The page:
Turkish PM hopes reforms go to parliament Tuesday

Erdogan said government's constitutional amendment bill was likely be submitted to parliament on Tuesday.

Turkish PM hopes reforms go to parliament Tuesday

Turkish Prime Minister Recep Tayyip Erdogan said government's constitutional amendment bill was likely be submitted to parliament on Tuesday.

Justice and Development (AK) Party recently announced a constitutional bill, proposing amendments to 22 articles and abolishment of provisional Article 15 of the constitution.

The government bill among other things aims to change the constitution of the Supreme Board of Judges (HSYK) and Prosecutors and the Constitutional Court, and tie opening of closure cases against political parties to the permission of a parliamentary committee.

In his address to a symposium on municipal administrations in Ankara, Erdogan said AK Party toured political parties, civil organizations, and local and foreign media to get feed back.

Erdogan said the Turkish nation demanded the 1982 Constitution to be changed noting that the bill was not AK Party's arbitrary decision.

He pointed out that everybody agreed over the need to change the constitution noting however that opinions could vary on how it should be amended. He added that they postponed submittal of the package by one day in order to get opinions of independent lawmakers, reiterating their decision to submit the package by March 31 the latest.

Deputy Prime Minister Bulent Arinc signalled earlier Monday that only one new article was likely to be added to the proposed list of articles to be amended in the bill, adding that there could be minor changes in a few other articles.

Opposition parties which are sceptical of the government bill have severely criticized the attempt, and said the move "aimed at taking over and politicising the judiciary".

The government which denies accusations argues that the bill aims at making Turkey more democratic in line with EU's expectations.

AK Party government which toured the opposition parties in a bid to raise support in the parliament for the bill, stated it would carry the amendment package to referendum if it failed to get the required support.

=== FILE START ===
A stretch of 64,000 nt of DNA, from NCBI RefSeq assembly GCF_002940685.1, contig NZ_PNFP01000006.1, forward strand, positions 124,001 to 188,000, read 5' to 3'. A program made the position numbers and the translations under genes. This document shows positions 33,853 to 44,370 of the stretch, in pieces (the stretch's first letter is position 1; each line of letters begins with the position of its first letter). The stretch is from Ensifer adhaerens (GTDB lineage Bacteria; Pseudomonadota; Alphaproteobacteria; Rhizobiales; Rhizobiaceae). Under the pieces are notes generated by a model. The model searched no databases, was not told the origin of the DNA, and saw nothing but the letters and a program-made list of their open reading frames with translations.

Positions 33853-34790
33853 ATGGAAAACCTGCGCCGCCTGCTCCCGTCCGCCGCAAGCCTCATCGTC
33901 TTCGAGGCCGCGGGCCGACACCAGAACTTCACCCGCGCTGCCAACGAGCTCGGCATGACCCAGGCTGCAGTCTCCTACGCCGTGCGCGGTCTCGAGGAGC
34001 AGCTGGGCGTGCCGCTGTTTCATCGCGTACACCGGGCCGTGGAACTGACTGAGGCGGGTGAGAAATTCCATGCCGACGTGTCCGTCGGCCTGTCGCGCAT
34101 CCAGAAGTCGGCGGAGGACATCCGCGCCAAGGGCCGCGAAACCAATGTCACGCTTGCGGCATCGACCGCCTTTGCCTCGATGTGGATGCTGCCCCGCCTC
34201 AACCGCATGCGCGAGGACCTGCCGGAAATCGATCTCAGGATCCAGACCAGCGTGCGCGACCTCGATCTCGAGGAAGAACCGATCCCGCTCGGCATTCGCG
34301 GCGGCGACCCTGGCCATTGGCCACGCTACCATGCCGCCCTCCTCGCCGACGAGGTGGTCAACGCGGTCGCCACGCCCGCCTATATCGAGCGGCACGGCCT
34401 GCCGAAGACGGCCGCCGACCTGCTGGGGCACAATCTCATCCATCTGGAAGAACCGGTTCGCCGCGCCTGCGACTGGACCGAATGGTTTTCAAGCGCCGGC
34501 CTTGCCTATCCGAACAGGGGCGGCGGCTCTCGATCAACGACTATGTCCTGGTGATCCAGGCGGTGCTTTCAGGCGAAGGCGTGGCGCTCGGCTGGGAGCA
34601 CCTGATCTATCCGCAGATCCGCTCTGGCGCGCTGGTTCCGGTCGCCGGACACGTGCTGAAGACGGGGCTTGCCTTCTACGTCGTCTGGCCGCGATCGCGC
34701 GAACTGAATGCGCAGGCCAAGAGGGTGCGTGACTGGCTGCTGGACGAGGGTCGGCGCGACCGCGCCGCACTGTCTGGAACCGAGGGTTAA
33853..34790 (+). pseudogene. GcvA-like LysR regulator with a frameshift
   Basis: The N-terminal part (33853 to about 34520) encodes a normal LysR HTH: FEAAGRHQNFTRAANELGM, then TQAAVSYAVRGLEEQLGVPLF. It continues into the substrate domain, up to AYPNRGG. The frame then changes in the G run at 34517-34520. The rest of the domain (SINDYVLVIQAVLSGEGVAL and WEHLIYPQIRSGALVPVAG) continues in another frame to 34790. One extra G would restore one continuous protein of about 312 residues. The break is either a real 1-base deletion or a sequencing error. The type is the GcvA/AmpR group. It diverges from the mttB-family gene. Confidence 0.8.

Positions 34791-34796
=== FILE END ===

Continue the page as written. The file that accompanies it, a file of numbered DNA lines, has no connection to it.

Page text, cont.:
Both the main secularist opposition Republican People's Party (CHP) and second opposition Nationalist Movement Party (MHP) declared they would not support the bill.

CHP argues it would erode the independence of the judiciary.

It says it will only support the abolishment of the provisional article 15 if the government brings it separately to parliament floor, refusing to support the whole bill.

Second opposition MHP accuses the government of attempting to politicise the judiciary and subordinate the judiciary to the executive branch.

The government bill foresees amendments to 22 articles of the Constitution, including the articles 10, 20, 23, 41, 53, 69, 74, 84, 94, 125, 128, 129, 144, 145, 146, 147, 148, 149, 156 and 159.

The bill also aims to bring the right to collective bargaining for civil servants and the other public workers and to abolish the provisional article 15 of the constitution which prevents trial of generals who led the military coup on September 12, 1980.

The bill also aims to enable trial of military personnel at civilian courts on charges of crimes they commit against security of the state and the constitutional order. (OZG-MS)


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Güncelleme Tarihi: 29 Mart 2010, 16:41

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